Housing

UK needs 120,000 new rental homes to cut record-high rents, Rightmove warns

The average advertised rent outside London is higher than ever before at £1,316 a month, according to Rightmove, with 120,000 fewer homes than are needed to meet demand

A sign reading 'For Rent'

A mismatch between the number of homes available to rent and the number of people looking for a home is one of the major reasons why rents have surged in recent years, according to Rightmove experts. Image: Chris Rober / Unsplash

An additional 120,000 homes are needed to fix Britain’s broken private rental market, Rightmove has warned, after revealing that advertised rents have hit new record highs.

The average rental price on the market has hit £1,316 a month outside London, rising 7% in the last year. In London renters can expect to see average rents of £2,652 a month advertised.

Although the pace of rental growth has slowed, a mismatch between supply and demand is preventing it from returning to what Rightmove called “normal growth” of around 2% per year – in line with the Bank of England’s inflation target.

The next government must accelerate housebuilding and incentivise landlords to invest in more homes to bring 120,000 rental homes on to the market and address the supply issue, according to Tim Bannister, Rightmove’s property expert.

“We’ve been talking about the imbalance between supply and demand in the rental market for a long time now, so it’s easy to forget that there was a time before the pandemic where rental price growth was more stable,” said Bannister.

Double-digit yearly rent increases were not sustainable, and, while there has been some improvement in the ratio between supply and demand, price growth at 7% suggest we are still out of balance.”

The UK has been gripped by a rental crisis for some time but different parts of the country are affected in different ways.

Overall, the 7% rise in average advertised rents outside London is much lower than the peak of 12% two years ago but is still stretching renters’ pockets to the limit.

Despite much-higher prices than elsewhere, advertised rents in London are rising at a slower rate than almost everywhere in the UK at 4% above last year, down from an 18% surge in 2022.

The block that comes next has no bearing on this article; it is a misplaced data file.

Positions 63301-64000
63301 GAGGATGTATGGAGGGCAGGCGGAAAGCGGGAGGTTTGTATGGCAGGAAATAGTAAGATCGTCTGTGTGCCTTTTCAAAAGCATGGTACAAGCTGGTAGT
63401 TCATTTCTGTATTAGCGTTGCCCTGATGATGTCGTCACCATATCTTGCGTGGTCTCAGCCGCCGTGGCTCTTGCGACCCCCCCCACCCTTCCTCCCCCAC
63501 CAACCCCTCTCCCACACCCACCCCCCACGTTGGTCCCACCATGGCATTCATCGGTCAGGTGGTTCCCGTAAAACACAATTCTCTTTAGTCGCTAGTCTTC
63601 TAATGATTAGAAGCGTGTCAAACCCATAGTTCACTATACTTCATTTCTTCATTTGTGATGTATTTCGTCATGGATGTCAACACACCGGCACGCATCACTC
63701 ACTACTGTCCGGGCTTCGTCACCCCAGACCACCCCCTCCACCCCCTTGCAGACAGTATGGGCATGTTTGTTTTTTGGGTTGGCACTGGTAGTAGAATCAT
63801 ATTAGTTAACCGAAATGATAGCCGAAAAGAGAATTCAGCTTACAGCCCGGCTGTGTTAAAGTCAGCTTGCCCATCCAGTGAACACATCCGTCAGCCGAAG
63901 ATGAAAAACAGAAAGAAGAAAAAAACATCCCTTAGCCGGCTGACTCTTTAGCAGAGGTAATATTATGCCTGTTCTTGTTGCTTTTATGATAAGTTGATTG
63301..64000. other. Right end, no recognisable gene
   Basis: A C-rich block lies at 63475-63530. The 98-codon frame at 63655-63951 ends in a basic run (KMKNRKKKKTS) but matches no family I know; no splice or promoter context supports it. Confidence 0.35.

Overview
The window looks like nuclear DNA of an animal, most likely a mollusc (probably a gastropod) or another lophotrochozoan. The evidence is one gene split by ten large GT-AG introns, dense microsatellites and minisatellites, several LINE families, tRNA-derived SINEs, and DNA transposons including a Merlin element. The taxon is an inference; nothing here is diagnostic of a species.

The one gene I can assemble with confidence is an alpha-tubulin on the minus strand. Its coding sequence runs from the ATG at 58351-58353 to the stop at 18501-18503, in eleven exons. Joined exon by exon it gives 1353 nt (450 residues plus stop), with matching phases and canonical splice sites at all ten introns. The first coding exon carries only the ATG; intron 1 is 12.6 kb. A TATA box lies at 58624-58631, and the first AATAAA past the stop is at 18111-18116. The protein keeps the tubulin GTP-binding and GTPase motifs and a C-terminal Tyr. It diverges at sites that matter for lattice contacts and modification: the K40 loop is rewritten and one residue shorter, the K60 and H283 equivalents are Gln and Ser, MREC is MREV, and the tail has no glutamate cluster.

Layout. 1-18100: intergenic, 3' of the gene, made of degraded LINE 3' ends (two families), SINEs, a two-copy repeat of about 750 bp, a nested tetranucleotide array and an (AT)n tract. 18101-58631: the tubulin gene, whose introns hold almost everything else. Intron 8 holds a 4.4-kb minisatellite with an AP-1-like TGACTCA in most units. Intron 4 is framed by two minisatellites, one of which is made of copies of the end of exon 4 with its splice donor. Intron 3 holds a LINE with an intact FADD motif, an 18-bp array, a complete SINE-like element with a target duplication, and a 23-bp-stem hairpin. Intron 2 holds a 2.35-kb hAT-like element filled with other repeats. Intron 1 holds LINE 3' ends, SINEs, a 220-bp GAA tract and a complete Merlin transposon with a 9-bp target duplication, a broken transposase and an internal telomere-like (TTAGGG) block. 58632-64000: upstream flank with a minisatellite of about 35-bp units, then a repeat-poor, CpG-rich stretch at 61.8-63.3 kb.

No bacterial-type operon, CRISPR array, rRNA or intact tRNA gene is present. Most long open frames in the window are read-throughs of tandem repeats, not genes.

That’s due to an improving supply and demand imbalance, according to Rightmove, with a 15% fall in the number of tenants looking to move to London and an 16% increase in properties on the English capital’s rental market.

The biggest imbalance between supply and demand is seen in Scotland.

Pro-landlord groups have long warned of an exodus of private landlords from the sector, citing tax changes, the failed introduction of the Renters Reform Bill and the promise of rent controls in Scotland.

However, this claim is disputed by pro-renter groups citing a lack of evidence of landlords leaving the sector so far. Meanwhile, Scottish renters union Living Rent have urged the Scottish government to deliver on its commitment to introduce robust rent controls and cap surging rents.

Nathan Emerson, chief executive of Propertymark, a group representing property agents, said: “Propertymark has long argued that the private rental sector needs more houses to stabilise rental prices, but there are a myriad of other factors that can contribute towards making the market more attractive for both investors and tenants.

“With a general election coming this week, Propertymark would like to see the next government reform the tax system so that more investors can be persuaded to invest in the private rental sector and lower rents for tenants in the long-term. Whilst we support a greater supply of houses, there has to be a sensible deliverable programme mindful of protecting the green belt wherever possible. It would also be wise for them to avoid rent controls which have had a devastating effect on the private rental sector in Scotland.”

Big Issue is demanding an end to poverty this general election. Will you sign our open letter to party leaders?

The Big Issue’s Blueprint for Change is calling on the new government to commit to building more affordable and social housing to help people out of poverty. An increase in the number of social rent homes is one of the ways to reduce the demand on the private rental sector. 

Our blueprint is also calling for the PM to protect renters by banning no-fault evictions after the previous government failed to deliver on its five-year-old promise to do so.

Do you have a story to tell or opinions to share about this? Get in touch and tell us moreBig Issue exists to give homeless and marginalised people the opportunity to earn an income. To support our work buy a copy of the magazine or get the app from the App Store or Google Play

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